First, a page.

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J Neurosci. 2016 Apr 20;36(16):4492-505. doi: 10.1523/JNEUROSCI.4341-14.2016.

A Brain System for Auditory Working Memory.

Author information

1
Auditory Group, Institute of Neuroscience, Medical School, Newcastle University, Newcastle upon Tyne NE2 4HH, United Kingdom, Wellcome Trust Centre for Neuroimaging, London WC1N 3BG, United Kingdom, sukhbinder.kumar@ncl.ac.uk.
2
Institute of Cognitive Neuroscience, London, United Kingdom, Institute of Neurology, UCL Neuroscience, London WC1N 3AR, United Kingdom.
3
Human Brain Research Laboratory, Department of Neurosurgery, The University of Iowa, Iowa City, Iowa 52242.
4
UCL Ear Institute, London WC1X 8EE, United Kingdom, and.
5
Department of Psychology, Bucknell University, Lewisburg, Pennsylvania 17837.
6
Auditory Group, Institute of Neuroscience, Medical School, Newcastle University, Newcastle upon Tyne NE2 4HH, United Kingdom, Wellcome Trust Centre for Neuroimaging, London WC1N 3BG, United Kingdom.

Abstract

The brain basis for auditory working memory, the process of actively maintaining sounds in memory over short periods of time, is controversial. Using functional magnetic resonance imaging in human participants, we demonstrate that the maintenance of single tones in memory is associated with activation in auditory cortex. In addition, sustained activation was observed in hippocampus and inferior frontal gyrus. Multivoxel pattern analysis showed that patterns of activity in auditory cortex and left inferior frontal gyrus distinguished the tone that was maintained in memory. Functional connectivity during maintenance was demonstrated between auditory cortex and both the hippocampus and inferior frontal cortex. The data support a system for auditory working memory based on the maintenance of sound-specific representations in auditory cortex by projections from higher-order areas, including the hippocampus and frontal cortex.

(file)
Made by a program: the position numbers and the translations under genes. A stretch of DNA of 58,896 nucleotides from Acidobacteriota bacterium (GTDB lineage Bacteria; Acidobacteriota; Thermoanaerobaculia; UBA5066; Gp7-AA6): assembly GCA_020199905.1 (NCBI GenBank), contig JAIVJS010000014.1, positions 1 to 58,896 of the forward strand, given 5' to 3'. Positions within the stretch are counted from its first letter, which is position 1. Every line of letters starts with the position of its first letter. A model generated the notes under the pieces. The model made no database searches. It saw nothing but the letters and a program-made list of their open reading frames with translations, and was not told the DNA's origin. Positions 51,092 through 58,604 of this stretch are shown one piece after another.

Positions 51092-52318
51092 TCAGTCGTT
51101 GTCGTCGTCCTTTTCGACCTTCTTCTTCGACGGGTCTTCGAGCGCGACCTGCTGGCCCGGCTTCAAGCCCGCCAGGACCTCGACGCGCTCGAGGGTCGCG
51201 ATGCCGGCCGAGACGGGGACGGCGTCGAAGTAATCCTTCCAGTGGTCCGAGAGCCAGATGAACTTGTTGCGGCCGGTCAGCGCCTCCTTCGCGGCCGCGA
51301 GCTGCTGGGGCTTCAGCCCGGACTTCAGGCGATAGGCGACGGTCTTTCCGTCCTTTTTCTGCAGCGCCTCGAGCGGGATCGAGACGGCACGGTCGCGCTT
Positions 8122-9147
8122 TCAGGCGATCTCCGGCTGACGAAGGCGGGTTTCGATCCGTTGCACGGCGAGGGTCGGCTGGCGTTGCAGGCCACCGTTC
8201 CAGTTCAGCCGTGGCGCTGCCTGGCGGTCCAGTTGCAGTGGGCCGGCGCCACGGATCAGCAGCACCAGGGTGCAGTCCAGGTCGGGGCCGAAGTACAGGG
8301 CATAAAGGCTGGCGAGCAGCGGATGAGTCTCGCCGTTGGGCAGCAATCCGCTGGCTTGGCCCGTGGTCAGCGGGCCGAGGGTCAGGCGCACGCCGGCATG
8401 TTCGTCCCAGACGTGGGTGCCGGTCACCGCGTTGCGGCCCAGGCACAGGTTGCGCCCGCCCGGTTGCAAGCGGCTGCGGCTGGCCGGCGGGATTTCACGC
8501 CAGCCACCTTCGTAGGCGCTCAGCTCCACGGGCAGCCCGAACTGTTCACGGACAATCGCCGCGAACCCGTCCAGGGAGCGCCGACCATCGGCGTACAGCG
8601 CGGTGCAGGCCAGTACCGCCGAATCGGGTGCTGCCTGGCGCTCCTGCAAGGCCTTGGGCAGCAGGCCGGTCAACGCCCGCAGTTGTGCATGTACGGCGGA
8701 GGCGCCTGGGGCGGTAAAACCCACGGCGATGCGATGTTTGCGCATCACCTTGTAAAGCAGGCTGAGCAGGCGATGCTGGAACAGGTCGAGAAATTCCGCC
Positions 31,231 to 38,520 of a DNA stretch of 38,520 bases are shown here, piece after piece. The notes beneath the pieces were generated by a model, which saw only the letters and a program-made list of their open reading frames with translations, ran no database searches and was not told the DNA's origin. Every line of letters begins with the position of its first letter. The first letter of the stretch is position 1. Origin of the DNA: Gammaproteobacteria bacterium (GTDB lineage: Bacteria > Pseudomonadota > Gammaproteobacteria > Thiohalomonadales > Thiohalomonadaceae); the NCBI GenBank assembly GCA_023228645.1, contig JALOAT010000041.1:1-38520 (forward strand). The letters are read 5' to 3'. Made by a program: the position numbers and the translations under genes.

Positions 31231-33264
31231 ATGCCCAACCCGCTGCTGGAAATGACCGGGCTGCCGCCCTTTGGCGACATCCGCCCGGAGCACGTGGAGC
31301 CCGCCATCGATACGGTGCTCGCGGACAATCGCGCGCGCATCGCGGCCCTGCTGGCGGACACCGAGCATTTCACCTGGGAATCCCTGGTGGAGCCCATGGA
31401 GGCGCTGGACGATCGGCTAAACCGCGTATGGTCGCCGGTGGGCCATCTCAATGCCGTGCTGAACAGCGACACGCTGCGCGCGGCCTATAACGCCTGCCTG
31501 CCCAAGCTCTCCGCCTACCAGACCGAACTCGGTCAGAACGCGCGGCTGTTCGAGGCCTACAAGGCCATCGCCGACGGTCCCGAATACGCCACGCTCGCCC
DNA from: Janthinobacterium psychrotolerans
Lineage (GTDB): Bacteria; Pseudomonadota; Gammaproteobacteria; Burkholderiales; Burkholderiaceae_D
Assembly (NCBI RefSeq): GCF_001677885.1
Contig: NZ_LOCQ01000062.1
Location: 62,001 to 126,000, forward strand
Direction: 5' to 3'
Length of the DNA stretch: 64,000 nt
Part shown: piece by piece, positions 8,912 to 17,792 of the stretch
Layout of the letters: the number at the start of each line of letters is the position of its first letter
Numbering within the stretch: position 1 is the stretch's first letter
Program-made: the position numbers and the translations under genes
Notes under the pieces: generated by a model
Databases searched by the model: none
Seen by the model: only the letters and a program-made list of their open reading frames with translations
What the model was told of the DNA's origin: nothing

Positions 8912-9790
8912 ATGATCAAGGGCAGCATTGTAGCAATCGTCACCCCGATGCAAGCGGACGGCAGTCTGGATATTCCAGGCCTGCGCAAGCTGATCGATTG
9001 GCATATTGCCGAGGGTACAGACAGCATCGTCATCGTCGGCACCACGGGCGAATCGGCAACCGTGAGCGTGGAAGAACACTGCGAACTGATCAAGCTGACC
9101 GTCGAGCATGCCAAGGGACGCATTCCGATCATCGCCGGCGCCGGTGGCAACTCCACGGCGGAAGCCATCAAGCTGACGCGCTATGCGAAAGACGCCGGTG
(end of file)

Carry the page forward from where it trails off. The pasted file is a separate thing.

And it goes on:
SIGNIFICANCE STATEMENT:

In this work, we demonstrate a system for maintaining sound in working memory based on activity in auditory cortex, hippocampus, and frontal cortex, and functional connectivity among them. Specifically, our work makes three advances from the previous work. First, we robustly demonstrate hippocampal involvement in all phases of auditory working memory (encoding, maintenance, and retrieval): the role of hippocampus in working memory is controversial. Second, using a pattern classification technique, we show that activity in the auditory cortex and inferior frontal gyrus is specific to the maintained tones in working memory. Third, we show long-range connectivity of auditory cortex to hippocampus and frontal cortex, which may be responsible for keeping such representations active during working memory maintenance.

KEYWORDS:

MVPA; auditory cortex; fMRI; hippocampus; working memory

PMID:
27098693
PMCID:
PMC4837683
DOI:
10.1523/JNEUROSCI.4341-14.2016
[Indexed for MEDLINE]
Free PMC Article

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